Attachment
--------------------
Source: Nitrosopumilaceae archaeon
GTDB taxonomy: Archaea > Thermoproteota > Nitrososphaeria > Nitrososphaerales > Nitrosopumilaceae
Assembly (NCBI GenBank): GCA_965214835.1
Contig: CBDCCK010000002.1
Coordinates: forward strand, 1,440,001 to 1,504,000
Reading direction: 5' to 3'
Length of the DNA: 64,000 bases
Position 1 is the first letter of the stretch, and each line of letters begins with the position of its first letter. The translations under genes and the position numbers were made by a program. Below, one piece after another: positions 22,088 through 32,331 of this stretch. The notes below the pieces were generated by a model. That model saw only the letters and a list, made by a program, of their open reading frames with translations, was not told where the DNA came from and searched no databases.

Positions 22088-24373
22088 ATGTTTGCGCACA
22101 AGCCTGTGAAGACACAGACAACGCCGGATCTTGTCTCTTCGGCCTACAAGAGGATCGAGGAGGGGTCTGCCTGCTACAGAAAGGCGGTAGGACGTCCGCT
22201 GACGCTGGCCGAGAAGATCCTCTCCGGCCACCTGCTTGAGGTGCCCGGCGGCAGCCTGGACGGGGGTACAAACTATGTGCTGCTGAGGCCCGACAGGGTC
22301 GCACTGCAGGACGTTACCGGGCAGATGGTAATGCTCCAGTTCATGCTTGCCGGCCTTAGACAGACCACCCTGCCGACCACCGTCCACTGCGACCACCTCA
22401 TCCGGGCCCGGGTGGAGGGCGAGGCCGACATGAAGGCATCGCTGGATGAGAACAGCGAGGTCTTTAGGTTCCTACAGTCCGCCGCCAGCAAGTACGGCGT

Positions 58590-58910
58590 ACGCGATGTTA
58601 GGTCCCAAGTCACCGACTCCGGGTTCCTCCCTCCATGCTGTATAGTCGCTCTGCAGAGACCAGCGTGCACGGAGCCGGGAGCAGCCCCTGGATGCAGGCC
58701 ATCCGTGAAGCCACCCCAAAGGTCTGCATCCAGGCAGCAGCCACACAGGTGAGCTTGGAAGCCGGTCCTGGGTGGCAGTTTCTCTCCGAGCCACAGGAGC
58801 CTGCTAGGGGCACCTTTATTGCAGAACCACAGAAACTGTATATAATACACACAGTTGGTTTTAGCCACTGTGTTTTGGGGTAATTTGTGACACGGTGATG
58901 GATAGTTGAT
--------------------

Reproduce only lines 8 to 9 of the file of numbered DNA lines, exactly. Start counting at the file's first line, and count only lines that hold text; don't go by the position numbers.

Position 1 is the first letter of the stretch, and each line of letters begins with the position of its first letter. The translations under genes and the position numbers were made by a program. Below, one piece after another: positions 22,088 through 32,331 of this stretch. The notes below the pieces were generated by a model. That model saw only the letters and a list, made by a program, of their open reading frames with translations, was not told where the DNA came from and searched no databases.

Positions 22088-24373